The story of Malakoff Diggins SHP encompasses the experiences and voices of a variety of cultures from its first Native American inhabitants to its development and current use as a California State Park. Although the park is primarily associated with its gold-mining past, it also has a rich prehistory, European contact history, and effects of gold mining on Native populations.
Following the Gold Rush of 1849, gold miners pored over the streams and river banks, searching for gold, but most hopeful placer miners moved on as the supply of easy gold was soon exhausted.
A few miners stayed in the area and developed a mining camp, and eventually discovered gold-bearing gravel deposits in ancient riverbeds. Numerous engineering innovations were created in the quest for gold. Technological advances and successful extractions drew more miners and support businesses catering to the needs of the miners.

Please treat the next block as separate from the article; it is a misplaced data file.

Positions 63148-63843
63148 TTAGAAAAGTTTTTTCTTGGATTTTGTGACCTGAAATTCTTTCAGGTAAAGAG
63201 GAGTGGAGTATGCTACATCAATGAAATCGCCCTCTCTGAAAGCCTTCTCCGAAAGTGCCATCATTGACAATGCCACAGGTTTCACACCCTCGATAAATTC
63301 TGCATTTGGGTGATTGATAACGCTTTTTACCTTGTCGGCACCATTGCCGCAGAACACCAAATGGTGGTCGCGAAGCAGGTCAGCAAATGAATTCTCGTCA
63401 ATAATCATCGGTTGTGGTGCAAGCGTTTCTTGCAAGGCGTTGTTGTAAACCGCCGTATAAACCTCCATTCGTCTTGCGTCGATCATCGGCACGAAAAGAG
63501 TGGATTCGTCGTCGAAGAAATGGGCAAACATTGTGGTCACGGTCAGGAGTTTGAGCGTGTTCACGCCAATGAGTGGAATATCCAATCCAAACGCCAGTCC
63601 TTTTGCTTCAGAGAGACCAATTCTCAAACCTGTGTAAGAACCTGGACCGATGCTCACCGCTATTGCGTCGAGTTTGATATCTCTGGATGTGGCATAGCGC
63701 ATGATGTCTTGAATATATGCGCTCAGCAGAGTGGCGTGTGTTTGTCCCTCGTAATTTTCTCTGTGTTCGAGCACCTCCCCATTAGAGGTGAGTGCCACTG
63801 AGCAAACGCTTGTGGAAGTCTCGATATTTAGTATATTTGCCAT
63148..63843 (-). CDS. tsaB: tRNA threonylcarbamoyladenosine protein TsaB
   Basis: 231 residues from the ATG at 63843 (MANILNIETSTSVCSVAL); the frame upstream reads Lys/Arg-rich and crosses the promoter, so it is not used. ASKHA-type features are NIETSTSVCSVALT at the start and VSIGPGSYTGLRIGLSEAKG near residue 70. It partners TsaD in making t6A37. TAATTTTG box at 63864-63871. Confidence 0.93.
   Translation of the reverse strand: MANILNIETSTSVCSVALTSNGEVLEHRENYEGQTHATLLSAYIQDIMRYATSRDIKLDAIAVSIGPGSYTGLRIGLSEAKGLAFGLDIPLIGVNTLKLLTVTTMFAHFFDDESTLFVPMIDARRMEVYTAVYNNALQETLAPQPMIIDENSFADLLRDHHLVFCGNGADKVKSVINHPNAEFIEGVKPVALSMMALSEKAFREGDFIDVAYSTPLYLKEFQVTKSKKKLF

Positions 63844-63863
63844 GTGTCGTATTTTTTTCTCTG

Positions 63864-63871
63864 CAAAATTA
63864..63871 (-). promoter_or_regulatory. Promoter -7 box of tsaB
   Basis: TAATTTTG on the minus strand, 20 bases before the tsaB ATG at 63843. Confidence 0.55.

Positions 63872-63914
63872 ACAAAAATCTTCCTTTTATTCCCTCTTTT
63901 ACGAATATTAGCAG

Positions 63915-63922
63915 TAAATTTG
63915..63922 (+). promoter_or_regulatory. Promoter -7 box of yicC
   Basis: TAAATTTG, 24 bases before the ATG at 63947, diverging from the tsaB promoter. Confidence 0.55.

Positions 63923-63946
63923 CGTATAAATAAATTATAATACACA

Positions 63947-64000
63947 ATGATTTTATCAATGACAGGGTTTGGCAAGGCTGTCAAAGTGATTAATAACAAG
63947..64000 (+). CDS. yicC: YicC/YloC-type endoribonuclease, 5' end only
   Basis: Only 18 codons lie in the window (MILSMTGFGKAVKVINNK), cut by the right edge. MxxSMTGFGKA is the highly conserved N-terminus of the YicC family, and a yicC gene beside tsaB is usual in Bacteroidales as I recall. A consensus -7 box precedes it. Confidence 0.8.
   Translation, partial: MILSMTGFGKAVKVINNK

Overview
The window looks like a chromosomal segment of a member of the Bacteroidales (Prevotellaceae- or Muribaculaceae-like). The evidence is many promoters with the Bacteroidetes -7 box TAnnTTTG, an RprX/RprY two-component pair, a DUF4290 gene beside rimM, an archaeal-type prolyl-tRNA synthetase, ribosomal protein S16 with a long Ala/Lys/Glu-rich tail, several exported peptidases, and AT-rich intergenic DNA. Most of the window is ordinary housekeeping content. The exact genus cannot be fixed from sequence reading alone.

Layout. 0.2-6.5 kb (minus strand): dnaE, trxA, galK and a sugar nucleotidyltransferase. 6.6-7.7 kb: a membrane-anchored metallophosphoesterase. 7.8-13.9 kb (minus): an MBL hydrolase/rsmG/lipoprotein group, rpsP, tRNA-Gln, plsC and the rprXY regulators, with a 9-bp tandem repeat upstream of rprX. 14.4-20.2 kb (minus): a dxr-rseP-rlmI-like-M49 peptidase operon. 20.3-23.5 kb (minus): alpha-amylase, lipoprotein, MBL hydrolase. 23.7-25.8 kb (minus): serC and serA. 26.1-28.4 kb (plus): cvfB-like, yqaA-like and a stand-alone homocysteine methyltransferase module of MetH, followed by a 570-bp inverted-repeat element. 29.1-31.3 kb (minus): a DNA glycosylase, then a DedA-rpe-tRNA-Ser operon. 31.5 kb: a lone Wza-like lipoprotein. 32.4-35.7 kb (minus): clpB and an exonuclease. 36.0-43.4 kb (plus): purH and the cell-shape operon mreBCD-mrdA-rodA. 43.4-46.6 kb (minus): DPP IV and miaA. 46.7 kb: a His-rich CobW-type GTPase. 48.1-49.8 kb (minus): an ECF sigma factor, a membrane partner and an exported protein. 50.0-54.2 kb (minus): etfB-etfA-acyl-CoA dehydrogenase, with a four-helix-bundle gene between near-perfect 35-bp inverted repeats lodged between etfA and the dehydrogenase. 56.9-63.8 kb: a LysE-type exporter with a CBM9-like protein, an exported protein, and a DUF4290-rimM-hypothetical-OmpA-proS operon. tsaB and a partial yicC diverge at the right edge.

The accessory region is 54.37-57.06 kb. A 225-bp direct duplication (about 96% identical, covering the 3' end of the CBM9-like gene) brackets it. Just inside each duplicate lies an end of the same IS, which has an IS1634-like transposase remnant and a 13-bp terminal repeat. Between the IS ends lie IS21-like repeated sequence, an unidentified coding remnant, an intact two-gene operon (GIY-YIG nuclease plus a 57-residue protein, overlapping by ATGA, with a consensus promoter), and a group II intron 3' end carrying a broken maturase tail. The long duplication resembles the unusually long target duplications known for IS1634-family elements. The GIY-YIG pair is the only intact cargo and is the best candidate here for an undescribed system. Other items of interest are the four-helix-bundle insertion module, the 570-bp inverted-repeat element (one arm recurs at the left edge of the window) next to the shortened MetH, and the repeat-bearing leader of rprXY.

In addition to the town of North Bloomfield, three smaller towns (all located in what is now the park) flourished by the late 1850’s–Lake City, Derbec, and Malakoff.
Recent study has found that the influence of French-speaking pioneers at Malakoff Diggins was widespread. Entrepreneurs designed massive water systems and hydraulic ventures, opened hotels and businesses and planted gardens. They dominated the local scene at the Park for 15 years, laying the groundwork for the North Bloomfield Gravel Mining Company, which was called the French Company for many years. Click here to see (or download) the full report.